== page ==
the result of the Accused's personal intervention only, and
this was quite a feat, at a time of most vehement agitation
against the Jews.

The Accused also arranged the discharge of Jews from the
concentration camps for the purpose of their emigration.
This measure has also to be brought into account in favour
of the Accused.

At that time, the political goal proclaimed by the
Government was, precisely, to clear the country of its Jews.
Inhuman conduct cannot be attributed to the Accused.

In the chronological order of events, the Nisko Plan now has
to be discussed. This plan proposed by the Accused, as well
as the Madagascar Plan, originated in the circumstances
under which emigration, for all practical purposes, had been
made impossible by the policy of the countries of
destination. The political situation at that time must be
considered, and therefore the Accused can hardly be found
guilty of having had the intention of bringing about the
extermination of the Jews.

In connection with emigration, the Accused is found guilty
of having seized the property of the Jews and having
disposed of their property. However, everything which
happened to property  was only the result of legal
provisions originating in the Ministries. Jewish property at
that time was automatically vested in the State when the
owner crossed   the boundaries of the Reich, and was
sequestered by the Head of the Finance Department. In these
circumstances the Accused could not receive anything.

It is obvious that the Accused had neither the knowledge nor
the manpower to carry out the voluminous administration of
property and finances required in these circumstances.

President  How do you explain T/55(12)? This is his personal
file. He had returned to Berlin, and this file contains a
memorandum showing his merits in the acquisition of enormous
property for the Reich, and it is also marked to his credit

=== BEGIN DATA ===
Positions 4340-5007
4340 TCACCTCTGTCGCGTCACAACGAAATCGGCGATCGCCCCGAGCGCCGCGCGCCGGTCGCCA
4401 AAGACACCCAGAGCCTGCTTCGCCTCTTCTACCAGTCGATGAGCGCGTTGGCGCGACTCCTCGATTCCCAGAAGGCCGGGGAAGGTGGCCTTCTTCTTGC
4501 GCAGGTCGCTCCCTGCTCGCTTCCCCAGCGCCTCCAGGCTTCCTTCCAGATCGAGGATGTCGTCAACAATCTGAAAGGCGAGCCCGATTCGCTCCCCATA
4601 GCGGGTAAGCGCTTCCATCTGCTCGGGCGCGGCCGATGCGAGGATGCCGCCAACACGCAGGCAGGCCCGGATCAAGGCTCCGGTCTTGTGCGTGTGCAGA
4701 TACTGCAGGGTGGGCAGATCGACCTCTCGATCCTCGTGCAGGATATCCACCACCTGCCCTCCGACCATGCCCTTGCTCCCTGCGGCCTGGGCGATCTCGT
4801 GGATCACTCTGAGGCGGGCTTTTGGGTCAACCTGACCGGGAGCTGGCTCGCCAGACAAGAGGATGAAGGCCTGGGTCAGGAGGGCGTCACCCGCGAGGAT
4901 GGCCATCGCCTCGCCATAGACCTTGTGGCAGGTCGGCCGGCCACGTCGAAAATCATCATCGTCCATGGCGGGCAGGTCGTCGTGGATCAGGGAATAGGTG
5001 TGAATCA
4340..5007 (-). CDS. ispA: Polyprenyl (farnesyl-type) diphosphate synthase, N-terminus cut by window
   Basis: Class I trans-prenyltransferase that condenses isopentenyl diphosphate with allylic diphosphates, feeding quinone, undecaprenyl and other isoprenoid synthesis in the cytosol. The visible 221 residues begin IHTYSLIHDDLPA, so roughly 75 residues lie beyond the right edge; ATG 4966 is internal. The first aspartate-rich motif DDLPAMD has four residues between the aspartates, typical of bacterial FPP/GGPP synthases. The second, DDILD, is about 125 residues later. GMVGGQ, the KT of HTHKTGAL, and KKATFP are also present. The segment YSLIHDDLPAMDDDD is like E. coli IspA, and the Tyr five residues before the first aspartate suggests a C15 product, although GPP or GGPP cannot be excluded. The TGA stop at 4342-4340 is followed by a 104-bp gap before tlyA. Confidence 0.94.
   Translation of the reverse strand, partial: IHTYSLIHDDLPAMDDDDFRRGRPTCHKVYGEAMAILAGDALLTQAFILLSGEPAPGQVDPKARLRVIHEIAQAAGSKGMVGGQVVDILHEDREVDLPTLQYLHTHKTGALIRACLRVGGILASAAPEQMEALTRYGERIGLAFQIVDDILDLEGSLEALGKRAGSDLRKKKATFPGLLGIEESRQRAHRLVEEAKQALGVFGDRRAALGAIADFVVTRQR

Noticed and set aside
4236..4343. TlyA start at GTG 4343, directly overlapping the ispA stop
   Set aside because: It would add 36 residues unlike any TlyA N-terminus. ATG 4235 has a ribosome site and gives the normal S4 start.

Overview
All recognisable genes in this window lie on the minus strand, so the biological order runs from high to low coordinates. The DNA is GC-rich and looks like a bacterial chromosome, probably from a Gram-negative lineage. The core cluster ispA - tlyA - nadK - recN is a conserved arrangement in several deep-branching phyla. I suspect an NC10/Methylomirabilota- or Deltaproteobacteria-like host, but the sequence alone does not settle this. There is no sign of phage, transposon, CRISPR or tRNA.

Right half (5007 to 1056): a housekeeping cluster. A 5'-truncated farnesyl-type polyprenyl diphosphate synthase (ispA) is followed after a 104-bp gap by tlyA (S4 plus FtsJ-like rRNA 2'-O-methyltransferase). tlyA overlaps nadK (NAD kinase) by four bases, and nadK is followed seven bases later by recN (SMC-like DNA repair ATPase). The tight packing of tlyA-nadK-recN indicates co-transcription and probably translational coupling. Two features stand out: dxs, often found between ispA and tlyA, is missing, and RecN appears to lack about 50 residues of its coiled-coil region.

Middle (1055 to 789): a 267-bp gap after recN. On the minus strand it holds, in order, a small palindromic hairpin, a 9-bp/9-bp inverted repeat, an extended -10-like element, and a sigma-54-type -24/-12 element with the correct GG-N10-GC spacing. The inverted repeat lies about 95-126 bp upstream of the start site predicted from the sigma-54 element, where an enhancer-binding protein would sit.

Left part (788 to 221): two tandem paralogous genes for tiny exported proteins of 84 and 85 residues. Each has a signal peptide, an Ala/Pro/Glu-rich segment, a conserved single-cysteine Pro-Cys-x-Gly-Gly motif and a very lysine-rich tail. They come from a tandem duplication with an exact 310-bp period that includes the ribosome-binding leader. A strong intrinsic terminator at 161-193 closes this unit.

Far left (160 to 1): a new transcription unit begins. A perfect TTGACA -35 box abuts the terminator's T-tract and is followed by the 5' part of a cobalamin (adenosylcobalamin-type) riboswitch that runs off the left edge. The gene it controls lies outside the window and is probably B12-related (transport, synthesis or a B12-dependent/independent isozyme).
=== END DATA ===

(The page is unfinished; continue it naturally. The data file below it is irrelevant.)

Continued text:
that he cleared Austria of its Jews.

Dr. Servatius  I think this is a testimony intended for his
promotion which stressed, in an exaggerated fashion, the so-
called merits of the candidate for promotion, whilst
actually these merits were not those of the Accused at all.

Inasmuch as later on seizures of property were effected
during the Accused's period of service, only the legal
requirements, by way of filling out forms, had to be
complied with, without any connection whatsoever with
measures of persecution by the Accused.

In this connection, the Accused's activities in Vienna have
to be mentioned. According to Dr. Loewenherz's report
referring to that time, he always consented to substantial
withdrawals of monies from the funds of the Jewish
Community. Furthermore, the case of the transfer of a Jewish
sanatorium as a recreation home to the Lebensborn
organization, which has been mentioned, is striking evidence
of the fact that other agencies had seized the property of
Jewish Communities, without having asked for authorization.
The Accused was confronted with a fait accompli, and it
remained for him only, formally, to add his signature.

The scope of the Accused's functions was, in fact, in the
field of deportations.

The Judgment contains obscurities as to the activities
ascribed to the Accused; they are called summarily "rounding
up and deportation." The following are to be distinguished:
orders for deportation; determination of the time of
deportation and of its destination; drawing up the
timetable; the rounding up of the deportees, their
transportation and their delivery.

The Accused received the order for the deportation, as well
as its time and destination, from the political command,
through the intermediary of his superior. He then
transmitted this deportation order to the Reich Railways
Administration for the drawing up of the timetable, and then
informed his superior who had given the order of the
alternative trains available.

Justice Silberg  Wasn't the connection with the Ministry of
Transport established by Novak?

Dr. Servatius  Novak was employed in the Section and was
entrusted, in particular, with these matters of
transportation, and for that purpose he was also sent to
enquire what could be put at his disposal by the Reich
Railway Administration. Thereafter, the deportation order
was transmitted to the local commanders. The round-up was
then carried out by these commanders and the transportation
carried out by the same organization. The deportation
operation was completed by the delivery at the place of

However, the District Court wrongly found that the Accused,
on his own initiative, zealously carried out this round-up.
A number of examples are typical in this respect:

The deportation of 1,000 German Jews from Stettin was not
carried out on the initiative of the Accused, but was an
independent operation of local authorities for the purpose
of vacating apartments.

Another case was the deportation of Jews from Baden-
Wuerttemberg. In this case, the order for deportation had
been obtained by the District Leaders (Gauleiter) through
direct contact with Hitler.